This is a common question we receive from Seabrook Island Birder (SIB) members! Have you ever seen this behavior at your home?
We have a female cardinal that continues to try and get into the house. Generally 3-4 times a day she flies up the window sometimes she perched on the sill looking in. This has been going on for over four months.
For starters, rest assured the bird is not trying to get into the house. During the breeding season, birds aggressively attempt to drive off intruders of the same species. This is an instinctive behavior and not something the bird can control. What you are experiencing is a bird that sees its reflection in your window and instinctively attempting to drive the intruder away. The process follows a pattern. First the bird sees its reflection. Thinking it is an intruder, it displays a warning posture. Needless to say, the reflection responds with the same threat. This quickly accelerates to a full out attack. This is not something the bird can understand or learn not to do.
The solution is to change the reflectivity of the surface the bird is attacking. This is easier said than done! There are several things you can try, none of them visually appealing. Some people have had success with strips if different color paper taped on the inside of the window to break up the image. Completely covering the reflective surface on the outside works, but it also blocks the window. Installing screens will break up the reflection and soften the blow if the bird does hit the window. Finally, some people tie moving objects, pie tins, ribbons, etc., around the area to create movement that scares the bird away.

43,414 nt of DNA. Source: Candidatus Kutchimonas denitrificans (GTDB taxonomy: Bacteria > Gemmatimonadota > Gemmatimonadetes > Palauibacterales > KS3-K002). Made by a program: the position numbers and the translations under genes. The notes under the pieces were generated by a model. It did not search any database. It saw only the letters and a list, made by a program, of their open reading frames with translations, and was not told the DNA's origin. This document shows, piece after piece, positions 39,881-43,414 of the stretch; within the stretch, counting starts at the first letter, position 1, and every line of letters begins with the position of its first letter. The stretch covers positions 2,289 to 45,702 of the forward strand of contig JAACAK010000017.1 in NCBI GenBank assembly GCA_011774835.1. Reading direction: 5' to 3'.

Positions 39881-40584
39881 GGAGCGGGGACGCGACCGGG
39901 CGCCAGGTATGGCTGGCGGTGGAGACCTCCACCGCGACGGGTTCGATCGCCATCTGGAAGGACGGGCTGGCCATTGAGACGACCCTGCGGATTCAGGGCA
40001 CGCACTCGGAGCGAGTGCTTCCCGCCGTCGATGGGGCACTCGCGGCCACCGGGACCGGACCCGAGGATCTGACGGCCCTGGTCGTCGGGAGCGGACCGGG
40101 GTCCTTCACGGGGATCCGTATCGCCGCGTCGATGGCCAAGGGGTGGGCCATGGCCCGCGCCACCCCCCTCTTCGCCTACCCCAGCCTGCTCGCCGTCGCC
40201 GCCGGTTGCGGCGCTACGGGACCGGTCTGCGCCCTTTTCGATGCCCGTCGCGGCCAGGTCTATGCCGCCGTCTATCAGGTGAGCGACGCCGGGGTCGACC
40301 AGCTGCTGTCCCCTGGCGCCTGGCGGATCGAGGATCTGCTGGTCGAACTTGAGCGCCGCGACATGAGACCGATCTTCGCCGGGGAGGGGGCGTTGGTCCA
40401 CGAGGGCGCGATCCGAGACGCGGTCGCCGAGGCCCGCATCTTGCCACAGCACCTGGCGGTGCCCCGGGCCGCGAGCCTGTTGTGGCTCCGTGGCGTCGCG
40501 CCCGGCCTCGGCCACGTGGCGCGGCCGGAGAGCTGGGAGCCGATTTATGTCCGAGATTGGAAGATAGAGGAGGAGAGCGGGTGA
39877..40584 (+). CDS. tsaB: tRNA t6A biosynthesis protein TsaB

All that said, the bird will not hurt itself, will not break or damage the window, and will stop eventually when the breeding season ends.
Bob Mercer, SIB’s “Resident Naturalist”
Thanks to dlinnehan, we found this video on YouTube which provides great footage of both male and female North Cardinals attacking their own reflection.
Seabrook Island Birders (SIB) welcome questions from our community of birding friends! If you have one, just fill out the form on our website or send us an email!